Brooklyn Boro

Brooklyn job growth means more transit problems, challenges, says report

August 14, 2013 By Raanan Geberer Brooklyn Daily Eagle
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Twenty-four percent more workers both live and work in Brooklyn now than was the case just 10 years ago.

That’s one of the findings of “NYC Jobs Blueprint: Getting There Is Half the Battle,” a report released Tuesday by the Partnership for New York City.

In general, according to the report, job growth in the outer boroughs has outpaced job growth in Manhattan’s business district during the past decade. All together, Brooklyn, Queens and the Bronx have added more than 250,000 jobs since 2000.
The report mainly focuses on the long commute that faces New Yorkers every day – a situation that all these new jobs have made worse. On the average, it says, New Yorkers spend 48 minutes getting to work. According to the Daily News, that’s 13 minutes longer than the national average.

One particular problem that job growth in Brooklyn and Queens has given rise to, according to the Partnership’s report, is that of the more than 2 million workers who live in Brooklyn but work in Queens or vice versa.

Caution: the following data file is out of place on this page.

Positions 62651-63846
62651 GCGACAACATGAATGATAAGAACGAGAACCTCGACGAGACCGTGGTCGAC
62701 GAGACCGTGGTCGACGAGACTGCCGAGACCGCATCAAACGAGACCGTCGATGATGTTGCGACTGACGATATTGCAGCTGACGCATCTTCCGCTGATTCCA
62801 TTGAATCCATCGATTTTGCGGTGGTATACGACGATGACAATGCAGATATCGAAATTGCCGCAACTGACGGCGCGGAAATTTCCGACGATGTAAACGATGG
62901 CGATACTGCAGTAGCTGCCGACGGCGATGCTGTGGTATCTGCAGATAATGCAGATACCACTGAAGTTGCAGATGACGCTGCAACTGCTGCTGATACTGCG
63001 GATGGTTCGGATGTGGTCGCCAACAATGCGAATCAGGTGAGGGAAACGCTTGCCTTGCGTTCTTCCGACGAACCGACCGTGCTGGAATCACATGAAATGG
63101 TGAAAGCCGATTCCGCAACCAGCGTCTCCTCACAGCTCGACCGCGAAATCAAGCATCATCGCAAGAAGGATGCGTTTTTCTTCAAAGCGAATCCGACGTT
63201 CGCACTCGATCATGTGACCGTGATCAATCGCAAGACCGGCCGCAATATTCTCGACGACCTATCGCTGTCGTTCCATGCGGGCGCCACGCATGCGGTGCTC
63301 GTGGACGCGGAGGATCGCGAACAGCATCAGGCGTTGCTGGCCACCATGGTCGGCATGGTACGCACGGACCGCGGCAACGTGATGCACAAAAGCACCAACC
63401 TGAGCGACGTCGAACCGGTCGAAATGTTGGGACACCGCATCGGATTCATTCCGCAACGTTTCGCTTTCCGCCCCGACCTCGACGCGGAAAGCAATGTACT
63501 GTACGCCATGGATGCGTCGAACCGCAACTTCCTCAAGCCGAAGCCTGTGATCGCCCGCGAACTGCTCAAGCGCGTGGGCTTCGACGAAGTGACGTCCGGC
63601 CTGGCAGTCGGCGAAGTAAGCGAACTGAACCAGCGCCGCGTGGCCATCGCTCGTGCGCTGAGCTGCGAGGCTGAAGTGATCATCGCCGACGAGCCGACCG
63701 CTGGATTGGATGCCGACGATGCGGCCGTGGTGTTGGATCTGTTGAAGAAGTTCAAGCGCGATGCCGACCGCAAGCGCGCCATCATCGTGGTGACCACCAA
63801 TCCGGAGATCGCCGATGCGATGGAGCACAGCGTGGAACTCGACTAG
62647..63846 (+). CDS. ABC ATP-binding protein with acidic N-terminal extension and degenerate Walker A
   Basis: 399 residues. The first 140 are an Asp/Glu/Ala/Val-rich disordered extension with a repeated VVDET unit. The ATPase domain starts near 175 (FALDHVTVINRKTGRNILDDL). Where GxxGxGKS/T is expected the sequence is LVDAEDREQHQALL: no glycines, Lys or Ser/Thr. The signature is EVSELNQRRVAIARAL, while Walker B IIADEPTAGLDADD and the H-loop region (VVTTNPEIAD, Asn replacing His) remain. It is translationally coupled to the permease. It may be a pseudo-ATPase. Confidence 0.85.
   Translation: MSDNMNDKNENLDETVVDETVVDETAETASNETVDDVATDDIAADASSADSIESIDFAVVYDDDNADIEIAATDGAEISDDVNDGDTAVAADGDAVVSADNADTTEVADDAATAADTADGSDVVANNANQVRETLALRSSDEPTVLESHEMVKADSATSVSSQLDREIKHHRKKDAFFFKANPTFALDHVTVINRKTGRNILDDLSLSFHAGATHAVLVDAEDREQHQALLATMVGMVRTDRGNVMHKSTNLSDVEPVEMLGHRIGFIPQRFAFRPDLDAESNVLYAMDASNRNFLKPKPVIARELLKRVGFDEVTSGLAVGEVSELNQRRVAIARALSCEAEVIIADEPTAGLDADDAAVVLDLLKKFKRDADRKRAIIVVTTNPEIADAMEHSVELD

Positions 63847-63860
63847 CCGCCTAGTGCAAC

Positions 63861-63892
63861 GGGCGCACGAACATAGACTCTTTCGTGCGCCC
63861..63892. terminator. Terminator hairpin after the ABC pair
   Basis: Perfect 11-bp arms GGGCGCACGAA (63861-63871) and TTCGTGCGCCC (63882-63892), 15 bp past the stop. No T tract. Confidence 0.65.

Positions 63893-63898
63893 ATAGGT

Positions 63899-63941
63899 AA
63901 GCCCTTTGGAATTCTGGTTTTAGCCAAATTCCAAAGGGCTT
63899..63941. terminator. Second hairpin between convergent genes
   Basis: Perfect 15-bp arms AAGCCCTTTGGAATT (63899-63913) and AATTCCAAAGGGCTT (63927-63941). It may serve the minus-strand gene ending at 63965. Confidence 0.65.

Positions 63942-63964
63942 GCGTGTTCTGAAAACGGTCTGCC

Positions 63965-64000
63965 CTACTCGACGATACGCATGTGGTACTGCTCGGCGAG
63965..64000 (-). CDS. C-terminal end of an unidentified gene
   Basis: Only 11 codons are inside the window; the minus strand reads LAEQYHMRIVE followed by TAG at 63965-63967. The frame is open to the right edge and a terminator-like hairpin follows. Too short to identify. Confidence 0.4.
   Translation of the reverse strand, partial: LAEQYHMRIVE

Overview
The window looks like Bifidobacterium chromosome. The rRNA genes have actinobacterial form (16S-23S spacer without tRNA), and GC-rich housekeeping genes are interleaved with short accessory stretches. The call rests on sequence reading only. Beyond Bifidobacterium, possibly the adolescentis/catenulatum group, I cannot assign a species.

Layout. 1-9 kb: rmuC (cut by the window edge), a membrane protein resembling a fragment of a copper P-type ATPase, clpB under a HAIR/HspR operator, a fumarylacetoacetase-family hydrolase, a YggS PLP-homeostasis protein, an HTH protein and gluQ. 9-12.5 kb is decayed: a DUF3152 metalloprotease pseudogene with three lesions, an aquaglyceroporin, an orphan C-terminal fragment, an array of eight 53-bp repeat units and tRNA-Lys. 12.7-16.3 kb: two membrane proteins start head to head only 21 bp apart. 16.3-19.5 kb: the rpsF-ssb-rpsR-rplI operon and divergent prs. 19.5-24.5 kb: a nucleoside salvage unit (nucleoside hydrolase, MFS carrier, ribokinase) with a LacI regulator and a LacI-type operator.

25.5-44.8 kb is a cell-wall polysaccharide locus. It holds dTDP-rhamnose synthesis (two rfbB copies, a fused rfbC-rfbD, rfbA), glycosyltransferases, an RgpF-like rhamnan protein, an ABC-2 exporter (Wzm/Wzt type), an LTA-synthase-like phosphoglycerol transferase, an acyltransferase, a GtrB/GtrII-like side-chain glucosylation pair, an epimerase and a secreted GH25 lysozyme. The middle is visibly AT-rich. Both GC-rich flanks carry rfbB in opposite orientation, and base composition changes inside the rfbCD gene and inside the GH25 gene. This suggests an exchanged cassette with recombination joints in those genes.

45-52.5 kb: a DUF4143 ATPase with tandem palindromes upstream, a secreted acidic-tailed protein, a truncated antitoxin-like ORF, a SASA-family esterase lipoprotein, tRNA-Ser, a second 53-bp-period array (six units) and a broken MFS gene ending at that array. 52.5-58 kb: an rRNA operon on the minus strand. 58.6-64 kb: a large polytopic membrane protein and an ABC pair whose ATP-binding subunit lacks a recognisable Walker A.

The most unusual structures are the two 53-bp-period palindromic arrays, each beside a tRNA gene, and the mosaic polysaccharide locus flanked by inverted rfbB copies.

News for those who live, work and play in Brooklyn and beyond

“Due to limited transit options,” the report says, “over half of these commutes are made by car. In order to addess this problem in the short term, the city should increase its bus service between the two boroughs, potentially epxanding bus rapid transit in the area.”

The only subway line between Brooklyn and Queens, the G train, had its northern terminal cut back from 71st Street-Forest Hills to Court Square, just over the Brooklyn border, 10 years ago.

Some areas in Brooklyn where jobs have grown spectacularly have limited public transportation options. The report mentions the Brooklyn Navy Yard, a “new center of employment” that is “poorly served by the public transit system that was designed and built as much as a century ago.”

In general, says the report, the city’s transportation must be flexible, serving those who work in the new business hubs in Brooklyn and Queens as well as the more traditional ones in Manhattan.

Within Manhattan itself, “new capital projects like the Second Avenue subway line will also help ease the flow on overly crowded routes,” says the report.

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